Katie Hamilton, 21, has been a TheSite.org user since she was 16. In recent years she has acted as an advocate for the self-harm section of TheSite.org, by giving media interviews about her personal experience of self-harm.
I was 16 when I found TheSite.org by chance after an argument with my dad. I’d just moved back home from my studies and the arguments had started again. No one knew about it, but I’d recently started cutting myself.
I had recently left home in Newcastle to begin training as a ballet dancer in London. I was so proud of myself for getting the place on the course, and also so relieved that I was leaving home. When I got there, I found the atmosphere at the school incredibly pressurised. I registered on TheSite.org forums, and there I was able to talk in confidence about my problems because it’s completely anonymous.
I stayed in London for two full terms, but it became too much of a challenge to continue. I finally told my dance teacher about the cutting, and although she was supportive she couldn’t help me. So I ended up back with my parents in Newcastle, where I didn’t feel any better. At this point I became severely depressed and suicidal but no one seemed to notice. I had been raped in the third term and no-one knew. It led me to develop quite severe post traumatic stress disorder. They all focused on the self harm, so I did too. I decided to go back to London for the second year of my dance course, partly because college was the lesser of two evils. I was still depressed and unhappy, my self-harming got worse, and eventually I took an overdose. I was admitted to hospital and spent my third term lying in an inpatient’s ward.
Afterwards, I went back to Newcastle and everything felt like it was falling apart. I was told by the ballet school that I couldn’t return because of my problems. I was forced out of my flat in London, didn’t have any money, and my dad then kicked me out and I ended up living in a refuge house for abused women for a month. My situation didn’t improve there and I took a few smaller overdoses.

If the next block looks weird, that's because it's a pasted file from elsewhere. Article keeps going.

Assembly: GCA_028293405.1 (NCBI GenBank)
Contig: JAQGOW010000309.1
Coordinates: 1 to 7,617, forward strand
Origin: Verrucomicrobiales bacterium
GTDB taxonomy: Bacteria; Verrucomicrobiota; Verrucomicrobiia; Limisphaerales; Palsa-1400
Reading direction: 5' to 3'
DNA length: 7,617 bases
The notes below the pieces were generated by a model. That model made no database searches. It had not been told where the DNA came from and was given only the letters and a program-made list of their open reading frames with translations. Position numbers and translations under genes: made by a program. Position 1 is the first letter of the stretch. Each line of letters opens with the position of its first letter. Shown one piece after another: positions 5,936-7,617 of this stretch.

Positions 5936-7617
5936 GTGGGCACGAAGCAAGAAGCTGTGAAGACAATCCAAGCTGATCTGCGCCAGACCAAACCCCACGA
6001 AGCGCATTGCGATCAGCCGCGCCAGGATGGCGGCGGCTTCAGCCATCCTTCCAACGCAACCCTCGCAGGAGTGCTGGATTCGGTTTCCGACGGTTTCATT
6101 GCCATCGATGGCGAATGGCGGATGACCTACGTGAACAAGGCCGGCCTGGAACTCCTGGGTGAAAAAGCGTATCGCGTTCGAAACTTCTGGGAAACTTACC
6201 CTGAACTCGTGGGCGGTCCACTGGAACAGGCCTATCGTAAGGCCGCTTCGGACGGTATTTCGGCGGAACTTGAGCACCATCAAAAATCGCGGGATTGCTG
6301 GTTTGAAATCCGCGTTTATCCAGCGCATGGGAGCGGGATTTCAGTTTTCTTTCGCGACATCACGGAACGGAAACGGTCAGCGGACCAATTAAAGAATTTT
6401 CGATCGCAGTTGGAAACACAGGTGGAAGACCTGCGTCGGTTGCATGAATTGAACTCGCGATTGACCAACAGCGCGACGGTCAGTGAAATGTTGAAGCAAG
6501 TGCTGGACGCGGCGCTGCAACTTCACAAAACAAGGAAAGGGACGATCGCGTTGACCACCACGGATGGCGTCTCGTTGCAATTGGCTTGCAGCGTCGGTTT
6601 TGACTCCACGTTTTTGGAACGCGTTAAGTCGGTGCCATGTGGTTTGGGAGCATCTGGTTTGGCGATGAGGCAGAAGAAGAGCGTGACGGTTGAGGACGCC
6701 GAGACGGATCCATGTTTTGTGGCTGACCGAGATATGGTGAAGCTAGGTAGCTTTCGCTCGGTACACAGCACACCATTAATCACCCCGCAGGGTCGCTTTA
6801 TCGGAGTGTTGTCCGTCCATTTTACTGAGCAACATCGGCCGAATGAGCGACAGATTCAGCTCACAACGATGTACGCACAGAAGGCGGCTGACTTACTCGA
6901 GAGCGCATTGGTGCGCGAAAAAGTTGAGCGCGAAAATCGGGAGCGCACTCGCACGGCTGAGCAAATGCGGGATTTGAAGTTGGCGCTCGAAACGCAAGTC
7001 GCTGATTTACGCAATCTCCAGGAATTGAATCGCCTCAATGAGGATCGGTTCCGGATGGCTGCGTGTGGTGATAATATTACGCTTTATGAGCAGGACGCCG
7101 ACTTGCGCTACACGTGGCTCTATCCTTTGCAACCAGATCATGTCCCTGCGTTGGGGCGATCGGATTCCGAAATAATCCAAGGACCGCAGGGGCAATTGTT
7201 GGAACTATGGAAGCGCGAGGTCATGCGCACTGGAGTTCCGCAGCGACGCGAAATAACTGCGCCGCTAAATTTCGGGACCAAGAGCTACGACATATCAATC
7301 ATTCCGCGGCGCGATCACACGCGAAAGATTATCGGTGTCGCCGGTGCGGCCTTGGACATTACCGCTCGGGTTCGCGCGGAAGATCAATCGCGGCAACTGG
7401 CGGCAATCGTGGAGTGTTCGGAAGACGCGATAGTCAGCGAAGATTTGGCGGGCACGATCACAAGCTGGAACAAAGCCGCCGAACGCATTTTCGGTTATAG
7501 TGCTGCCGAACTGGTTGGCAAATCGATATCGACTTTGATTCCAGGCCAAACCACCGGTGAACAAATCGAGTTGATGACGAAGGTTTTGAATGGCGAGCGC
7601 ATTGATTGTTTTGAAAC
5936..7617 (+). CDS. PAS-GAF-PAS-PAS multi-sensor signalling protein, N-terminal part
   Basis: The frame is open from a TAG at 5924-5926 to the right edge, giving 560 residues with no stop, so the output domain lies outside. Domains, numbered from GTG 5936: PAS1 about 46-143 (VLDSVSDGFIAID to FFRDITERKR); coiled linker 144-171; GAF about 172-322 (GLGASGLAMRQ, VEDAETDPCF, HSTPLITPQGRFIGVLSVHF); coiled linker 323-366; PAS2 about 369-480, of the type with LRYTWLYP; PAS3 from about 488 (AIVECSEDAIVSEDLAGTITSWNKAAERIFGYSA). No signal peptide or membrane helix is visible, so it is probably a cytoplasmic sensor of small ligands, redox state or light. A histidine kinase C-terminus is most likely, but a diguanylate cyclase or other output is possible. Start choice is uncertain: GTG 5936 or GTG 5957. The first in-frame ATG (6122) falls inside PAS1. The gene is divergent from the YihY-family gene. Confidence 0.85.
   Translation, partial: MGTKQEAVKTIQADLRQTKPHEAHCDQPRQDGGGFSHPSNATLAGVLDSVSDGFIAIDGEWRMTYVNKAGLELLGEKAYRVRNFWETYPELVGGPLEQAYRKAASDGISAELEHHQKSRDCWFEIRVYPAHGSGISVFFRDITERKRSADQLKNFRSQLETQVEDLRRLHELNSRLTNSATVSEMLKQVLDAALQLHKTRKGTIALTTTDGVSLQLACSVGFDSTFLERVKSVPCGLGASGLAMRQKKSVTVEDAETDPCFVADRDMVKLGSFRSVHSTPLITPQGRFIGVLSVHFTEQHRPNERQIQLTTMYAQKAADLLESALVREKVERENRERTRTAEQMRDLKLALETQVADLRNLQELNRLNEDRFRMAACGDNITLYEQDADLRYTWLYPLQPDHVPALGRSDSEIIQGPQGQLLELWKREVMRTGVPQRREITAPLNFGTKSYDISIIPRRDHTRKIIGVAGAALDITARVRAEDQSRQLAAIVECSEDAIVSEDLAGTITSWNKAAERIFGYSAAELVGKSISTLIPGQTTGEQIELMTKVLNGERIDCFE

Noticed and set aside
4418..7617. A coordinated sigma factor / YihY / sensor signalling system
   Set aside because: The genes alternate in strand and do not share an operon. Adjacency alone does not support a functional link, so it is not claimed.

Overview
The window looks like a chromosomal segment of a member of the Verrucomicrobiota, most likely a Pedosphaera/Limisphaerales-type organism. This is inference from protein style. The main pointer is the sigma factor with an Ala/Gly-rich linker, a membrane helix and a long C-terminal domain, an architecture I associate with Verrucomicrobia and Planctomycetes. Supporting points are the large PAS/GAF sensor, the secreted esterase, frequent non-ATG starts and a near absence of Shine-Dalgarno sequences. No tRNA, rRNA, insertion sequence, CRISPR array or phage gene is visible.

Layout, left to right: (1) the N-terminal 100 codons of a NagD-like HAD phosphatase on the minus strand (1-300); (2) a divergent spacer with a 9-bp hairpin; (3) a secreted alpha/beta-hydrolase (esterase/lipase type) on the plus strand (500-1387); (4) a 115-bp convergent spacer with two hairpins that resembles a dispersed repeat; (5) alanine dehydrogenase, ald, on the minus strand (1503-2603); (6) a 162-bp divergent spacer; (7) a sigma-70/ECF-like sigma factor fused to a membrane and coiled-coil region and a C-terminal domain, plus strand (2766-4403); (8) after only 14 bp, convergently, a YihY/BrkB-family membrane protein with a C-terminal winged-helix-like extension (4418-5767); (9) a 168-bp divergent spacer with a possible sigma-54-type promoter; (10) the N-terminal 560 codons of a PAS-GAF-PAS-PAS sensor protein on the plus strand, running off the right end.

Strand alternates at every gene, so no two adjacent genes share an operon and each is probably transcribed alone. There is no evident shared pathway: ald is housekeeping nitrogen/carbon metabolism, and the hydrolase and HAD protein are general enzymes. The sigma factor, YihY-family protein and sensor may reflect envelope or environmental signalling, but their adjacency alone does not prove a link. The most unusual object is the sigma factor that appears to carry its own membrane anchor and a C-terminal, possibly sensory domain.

About a year later I moved back to London and managed to get a job. I don’t know how I did it, but things got better. It’s been the hardest thing I’ve ever had to do and I’m far from fully recovered but compared to what I was like, I am now completely unrecognisable. I became kinder to myself, more aware of why I started to feel so bad in the first place and understand that it’s not my fault – you can’t control things that happen outside of you and if you’ve been taught to react a certain way, it’s difficult, but not impossible, to learn a different outlook.
The advice I got from TheSite.org definitely helped me to get better, which is why I now work to promote the self-harm pages – they really are excellent, and the articles about what to expect when you go to your GP or to A&E are so helpful because you can’t find this out anywhere else. It stops people being afraid to get help.